Why a page-turner may do more for your social work practice than a textbook

Matt Bee says he has found some of his most helpful practice insights from novels and popular non-fiction, rather than academic tracts

By Matt Bee

Who doesn’t love a good book? I certainly do, and my bedside cabinet is stacked with novels, biographies and bestsellers. Finding the time to read them can be difficult though. A few stolen moments on a lunch break is sometimes all I have, or late at night in the dying embers of the day, exhausted and fighting to keep my eyelids open.

Writers of social work literature should bear this in mind. If you write for your audience, and your audience has been chained to a desk all day, their ability to digest densely packed material on an evening is minimal. Past 11pm, and the term ‘paradigm shift’ alone is enough to send me off to sleep.

Reading about work feels too much like…work”

Academically minded books have for years been a source of frustration for me. Keen to understand my profession better I’ve bought them by the armful, but whilst I’ve hurried through all the other books on my shelves, these ones – with their dull pastel shade covers and lengthy titles – have remained resolutely untouched.

And I feel bad about that. There’s no question these texts are thoroughly researched, packed with insights that could transform my understanding of my profession. But reading about work just feels too much like… work.

A fascinating account of risk

Contrast this to Dan Gardner’s excellent 2008 book Risk – The Science and Politics of Fear. Clearly aimed at the mainstream, it gives a fascinating account of how we perceive risk. This might not sound specialised enough to be any use to the social worker. But consider a phenomenon called group polarisation. Studies have consistently shown that when we assess risk as part of a group, we’re likely to judge it more severely than if we’d completed the exercise alone.

It transpires that if just one person in a group assesses a risk as severe, then very few people will dare contradict them for fear of being seen as soft or having missed something. It’s much easier to fall into agreement. But what happens after that is even more interesting – the person who originally judged the risk as severe, on seeing the agreement of others, will then ratchet their horror up a level to preserve the validity of their view. Other members of the group will then agree with them further, only to find the fear factor raised once again by someone else. Soon it becomes a competition to see who can identify the worst case scenario and who can be most horrified by it. This neatly summaries many safeguarding meetings I’ve attended.

Dan Gardner’s book is jam-packed with other intriguing observations, but sharing them here wouldn’t leave me room to mention Jon Ronson’s equally compelling book, The Psychopath Test.


When I first read this, I happened to work in a forensic unit with several young men who’d been assessed as psychopaths. But in my years working there, no-one – no psychiatrist, research paper, academic book or training day – had managed to explain psychopathy so clearly. I was engrossed. On holiday in the Lakes, I devoured the book.

Around the same time, I also read Alain De Botton’s photo-journalism book, The Pleasures and Sorrows of Work, in which the modern philosopher studies ten different professions. None of them are social work, but all tell the reader something about our relationship with our jobs and how they form part of our identity.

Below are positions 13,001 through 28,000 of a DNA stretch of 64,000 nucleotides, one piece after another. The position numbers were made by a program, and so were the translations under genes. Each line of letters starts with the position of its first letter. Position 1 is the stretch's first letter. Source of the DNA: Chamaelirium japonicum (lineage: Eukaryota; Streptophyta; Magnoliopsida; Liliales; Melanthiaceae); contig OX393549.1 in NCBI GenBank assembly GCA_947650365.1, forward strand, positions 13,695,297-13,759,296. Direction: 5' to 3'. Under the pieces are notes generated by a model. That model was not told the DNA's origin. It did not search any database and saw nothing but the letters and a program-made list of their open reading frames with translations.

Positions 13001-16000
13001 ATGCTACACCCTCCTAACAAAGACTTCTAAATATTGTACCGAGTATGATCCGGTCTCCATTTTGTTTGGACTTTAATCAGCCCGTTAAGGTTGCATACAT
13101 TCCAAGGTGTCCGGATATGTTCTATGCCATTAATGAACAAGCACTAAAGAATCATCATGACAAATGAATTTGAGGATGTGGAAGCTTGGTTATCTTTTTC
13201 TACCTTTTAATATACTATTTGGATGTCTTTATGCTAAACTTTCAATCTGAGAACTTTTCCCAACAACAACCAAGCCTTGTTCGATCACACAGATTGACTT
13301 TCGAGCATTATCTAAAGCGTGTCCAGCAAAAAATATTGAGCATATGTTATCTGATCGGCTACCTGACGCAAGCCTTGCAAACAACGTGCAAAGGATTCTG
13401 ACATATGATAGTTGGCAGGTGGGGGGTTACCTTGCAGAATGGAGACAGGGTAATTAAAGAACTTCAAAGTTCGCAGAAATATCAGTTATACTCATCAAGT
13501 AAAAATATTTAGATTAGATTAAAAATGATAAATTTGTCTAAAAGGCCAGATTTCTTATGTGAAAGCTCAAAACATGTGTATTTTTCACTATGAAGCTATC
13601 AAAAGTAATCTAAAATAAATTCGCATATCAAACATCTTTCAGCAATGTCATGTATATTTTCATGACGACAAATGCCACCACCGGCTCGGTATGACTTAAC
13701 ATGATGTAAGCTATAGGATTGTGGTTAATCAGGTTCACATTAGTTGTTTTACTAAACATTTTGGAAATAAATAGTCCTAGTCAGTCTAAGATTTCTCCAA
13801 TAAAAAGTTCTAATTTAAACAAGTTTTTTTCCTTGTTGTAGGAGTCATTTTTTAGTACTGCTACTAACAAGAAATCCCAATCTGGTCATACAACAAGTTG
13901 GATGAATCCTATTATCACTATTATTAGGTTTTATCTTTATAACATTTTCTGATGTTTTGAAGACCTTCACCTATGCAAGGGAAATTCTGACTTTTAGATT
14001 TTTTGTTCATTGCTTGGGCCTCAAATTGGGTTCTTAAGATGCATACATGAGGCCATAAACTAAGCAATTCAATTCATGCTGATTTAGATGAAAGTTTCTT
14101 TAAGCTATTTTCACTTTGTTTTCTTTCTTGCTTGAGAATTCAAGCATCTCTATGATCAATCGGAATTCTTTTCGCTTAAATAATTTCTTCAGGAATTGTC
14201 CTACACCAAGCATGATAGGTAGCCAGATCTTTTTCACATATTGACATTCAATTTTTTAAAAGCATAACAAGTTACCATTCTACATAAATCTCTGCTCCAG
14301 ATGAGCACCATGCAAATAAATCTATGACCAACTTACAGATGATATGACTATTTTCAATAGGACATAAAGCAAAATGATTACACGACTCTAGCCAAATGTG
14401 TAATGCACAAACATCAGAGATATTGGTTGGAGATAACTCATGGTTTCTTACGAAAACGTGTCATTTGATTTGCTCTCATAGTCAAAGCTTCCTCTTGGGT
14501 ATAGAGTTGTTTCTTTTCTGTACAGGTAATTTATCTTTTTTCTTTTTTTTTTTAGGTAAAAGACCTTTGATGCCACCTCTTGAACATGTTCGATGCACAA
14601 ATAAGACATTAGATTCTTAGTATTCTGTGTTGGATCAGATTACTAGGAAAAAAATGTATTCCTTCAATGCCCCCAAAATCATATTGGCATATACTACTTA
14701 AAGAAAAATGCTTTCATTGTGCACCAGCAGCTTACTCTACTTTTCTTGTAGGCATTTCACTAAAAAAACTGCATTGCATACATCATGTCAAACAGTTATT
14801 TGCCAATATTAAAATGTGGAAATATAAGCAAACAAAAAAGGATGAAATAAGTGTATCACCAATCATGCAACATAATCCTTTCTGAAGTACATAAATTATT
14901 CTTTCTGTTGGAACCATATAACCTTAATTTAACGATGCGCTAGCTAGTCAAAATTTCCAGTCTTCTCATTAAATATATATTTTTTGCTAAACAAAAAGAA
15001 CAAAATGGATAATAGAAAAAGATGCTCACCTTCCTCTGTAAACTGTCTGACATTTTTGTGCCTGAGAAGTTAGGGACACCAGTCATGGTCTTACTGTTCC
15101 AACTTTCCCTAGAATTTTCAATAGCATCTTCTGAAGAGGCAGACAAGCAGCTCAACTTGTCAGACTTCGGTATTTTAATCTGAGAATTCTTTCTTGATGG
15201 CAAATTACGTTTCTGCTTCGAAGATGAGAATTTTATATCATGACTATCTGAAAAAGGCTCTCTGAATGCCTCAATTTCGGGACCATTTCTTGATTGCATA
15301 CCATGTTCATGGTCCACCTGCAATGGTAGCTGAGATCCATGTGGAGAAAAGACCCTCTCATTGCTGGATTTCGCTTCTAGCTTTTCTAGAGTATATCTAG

Tom Hodgkinson’s How to be Idle from 2004 does much the same thing whilst, at the same time, campaigning for us all to work a little less. He cites Nietzche who, in 1882, witnessed with growing despair the work ethic seeping into US culture and ‘the breathless pace with which they work.’ Sound familiar?

Application to social work

The fact is that a lot of books that don’t seem applicable to our roles, when you get down to read them, are. And this isn’t just true of non-fiction. The lead character in The Rosie Project by Graeme Simison is a man with Asperger’s. An autistic child stars in Mark Haddon’s The Curious Incident of the Dog in the Night Time. Alzheimer’s features in The Notebook by Nicholas Sparks, but it’s Terry Pratchett who suffered it first-hand and recorded it on his blog. Meanwhile, ageing, mental illness, alcoholism, imprisonment, bereavement and loneliness are all covered by Alan Bennett in Talking Heads. And if you want to get even more literary than that, Charles Dickens wrote extensively about social injustice and poverty; Shakespeare was a great portrayer of madness.

All these works are easy to read (perhaps, with the exception of Shakespeare), cheap, and available from your nearest bookstore. But we don’t give them the credit they deserve. Academic text books are far more respected, but if yours, like mine, remain on the shelf it’s not the end of the world. There’s a lot of other great, relevant literature out there – books you can still read when you haven’t really got the time.

Matt Bee is a social worker and freelance writer, based in the North East of England. 

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One Response to Why a page-turner may do more for your social work practice than a textbook

  1. Stuart March 2, 2016 at 9:03 am #

    I can’t stand ‘story books’ but am intrigued by some of the other titles Matt referred to & will follow them up so well done!

    Maybe Community Care should invite readers to submit not a list of titles but a decent sized article about one ‘academic’ but not social work specific book and what they’ve learned from it that helped them be a better social worker.

    Scope there I thnnk for a ‘book of the month’ feature.